Hardware Retailing

MAY 2017

Hardware Retailing magazine is the pre-eminent how-to management magazine for small business owners and managers in the home improvement retailing industry.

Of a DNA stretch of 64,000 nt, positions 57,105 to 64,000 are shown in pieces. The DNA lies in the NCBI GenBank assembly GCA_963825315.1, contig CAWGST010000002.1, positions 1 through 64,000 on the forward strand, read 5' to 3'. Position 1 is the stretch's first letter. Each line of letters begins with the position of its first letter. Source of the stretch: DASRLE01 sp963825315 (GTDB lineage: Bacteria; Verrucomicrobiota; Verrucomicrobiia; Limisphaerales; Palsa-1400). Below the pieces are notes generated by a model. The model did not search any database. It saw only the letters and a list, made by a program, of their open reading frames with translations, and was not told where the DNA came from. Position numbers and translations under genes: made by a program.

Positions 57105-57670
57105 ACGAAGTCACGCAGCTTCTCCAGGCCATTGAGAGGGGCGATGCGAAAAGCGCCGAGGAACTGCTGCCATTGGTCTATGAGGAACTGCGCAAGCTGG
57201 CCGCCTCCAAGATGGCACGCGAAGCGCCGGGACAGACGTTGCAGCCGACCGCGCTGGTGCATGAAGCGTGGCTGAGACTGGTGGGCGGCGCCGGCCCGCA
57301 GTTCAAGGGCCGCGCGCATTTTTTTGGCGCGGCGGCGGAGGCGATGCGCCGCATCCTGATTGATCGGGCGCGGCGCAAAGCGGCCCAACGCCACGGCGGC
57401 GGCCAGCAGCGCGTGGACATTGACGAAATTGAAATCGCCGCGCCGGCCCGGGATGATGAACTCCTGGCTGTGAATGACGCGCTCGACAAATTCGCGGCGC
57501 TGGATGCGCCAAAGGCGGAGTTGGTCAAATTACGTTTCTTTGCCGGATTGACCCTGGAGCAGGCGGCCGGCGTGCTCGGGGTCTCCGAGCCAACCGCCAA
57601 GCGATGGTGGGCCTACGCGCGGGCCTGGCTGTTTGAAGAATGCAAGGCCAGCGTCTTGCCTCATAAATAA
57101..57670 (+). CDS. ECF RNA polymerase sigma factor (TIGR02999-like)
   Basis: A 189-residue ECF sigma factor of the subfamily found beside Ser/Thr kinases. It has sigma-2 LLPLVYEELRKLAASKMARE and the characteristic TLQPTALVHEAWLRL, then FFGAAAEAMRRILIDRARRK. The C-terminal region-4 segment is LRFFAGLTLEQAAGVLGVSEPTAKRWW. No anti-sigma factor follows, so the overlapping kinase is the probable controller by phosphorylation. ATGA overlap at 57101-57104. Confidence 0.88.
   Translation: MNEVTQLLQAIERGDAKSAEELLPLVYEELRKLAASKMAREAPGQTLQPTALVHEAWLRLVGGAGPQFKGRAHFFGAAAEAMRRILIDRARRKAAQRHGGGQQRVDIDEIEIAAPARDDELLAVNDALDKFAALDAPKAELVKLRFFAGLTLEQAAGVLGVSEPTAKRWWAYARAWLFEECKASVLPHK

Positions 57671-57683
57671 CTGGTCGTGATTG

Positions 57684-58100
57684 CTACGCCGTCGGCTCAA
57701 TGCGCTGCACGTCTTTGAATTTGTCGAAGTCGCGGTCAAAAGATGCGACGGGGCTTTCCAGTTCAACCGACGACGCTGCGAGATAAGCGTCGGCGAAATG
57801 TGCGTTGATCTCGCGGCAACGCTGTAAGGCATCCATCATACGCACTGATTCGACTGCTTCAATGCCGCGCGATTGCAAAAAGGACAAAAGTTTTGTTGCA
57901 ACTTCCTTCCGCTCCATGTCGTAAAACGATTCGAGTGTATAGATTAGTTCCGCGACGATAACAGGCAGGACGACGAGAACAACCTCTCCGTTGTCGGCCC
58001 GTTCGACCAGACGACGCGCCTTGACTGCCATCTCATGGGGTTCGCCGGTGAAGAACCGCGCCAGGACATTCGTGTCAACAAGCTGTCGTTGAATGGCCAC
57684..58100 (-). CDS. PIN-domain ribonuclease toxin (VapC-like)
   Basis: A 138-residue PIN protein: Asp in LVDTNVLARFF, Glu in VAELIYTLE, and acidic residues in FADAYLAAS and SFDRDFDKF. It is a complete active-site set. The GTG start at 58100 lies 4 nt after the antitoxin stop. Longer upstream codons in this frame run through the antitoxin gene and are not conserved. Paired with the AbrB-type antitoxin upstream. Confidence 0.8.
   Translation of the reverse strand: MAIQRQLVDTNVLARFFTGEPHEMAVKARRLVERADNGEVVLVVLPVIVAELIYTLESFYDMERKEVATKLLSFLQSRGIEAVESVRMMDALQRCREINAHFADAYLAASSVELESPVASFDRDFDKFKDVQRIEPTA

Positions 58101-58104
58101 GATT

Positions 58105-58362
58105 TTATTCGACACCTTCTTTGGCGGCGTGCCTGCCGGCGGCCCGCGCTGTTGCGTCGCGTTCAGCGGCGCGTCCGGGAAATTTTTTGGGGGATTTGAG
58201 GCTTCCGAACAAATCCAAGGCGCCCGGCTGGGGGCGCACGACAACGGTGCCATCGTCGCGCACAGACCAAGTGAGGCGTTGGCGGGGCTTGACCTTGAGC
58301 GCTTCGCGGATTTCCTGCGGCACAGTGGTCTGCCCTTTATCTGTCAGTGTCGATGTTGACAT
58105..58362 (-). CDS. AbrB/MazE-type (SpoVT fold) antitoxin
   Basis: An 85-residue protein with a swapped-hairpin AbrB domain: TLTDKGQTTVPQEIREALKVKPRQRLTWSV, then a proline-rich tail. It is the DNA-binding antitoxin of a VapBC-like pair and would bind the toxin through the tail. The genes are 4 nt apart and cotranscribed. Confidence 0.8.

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HARDWARE RETAILING | May 2017 144 I'm a believer that a sustainable, succeeding business must carry a healthy anatomy. Identifying operating inefficiencies is just as critical as an uptick in sales. We don't have the necessary procedures or road maps built just yet to convince me to consider acquisition. Hopefully in 10 years, we will have positioned ourselves to pursue physical growth. Learning from others' acquisition models has stirred a motivation in me to pursue non-succeeding family hardware and garden retail centers at some point in my career. HR: Where do you see the home improvement industry in five years? JM: I'm a strong believer in the omnichannel concept. If you aren't currently providing multiple channels for your customer to transact, you are behind the game. A productive ecommerce website is not 'plug and play', nor does it come to existence quickly, regardless of your resources. If you choose to pursue selling online, be very aware that there are a prolific amount of people who will gladly take your money in return for a weak jab at developing your site. Integration into your ERP system, mobility and having a key, vested person overseeing the project is vital. Since establishing our presence online in 2011, we have set aggressive marks for this division of our business. In the future I see BOPIS ('Buy Online, Pickup In-Store') affecting all three of our markets. It's interesting to notice that some retailers are already reserving privileged parking closer to the doors for such transactions. HR: Can you talk about the overall value and importance you place in furthering your education and networking with other independent retailers? JM: I believe industry education and networking is an invaluable resource for better understanding our businesses. Human nature is always going to gravitate toward comfort, and most people find comfort in their homes and community. However, the truth is that the industry we operate in does not pulse out of our backyard. So many aspects of our business vary geographically. Opportunities to learn these differences and identify our weaknesses are readily available. Attending trade shows such as the National Hardware Show, or becoming involved with industry-specific associations, such as NRHA, are great places to start.

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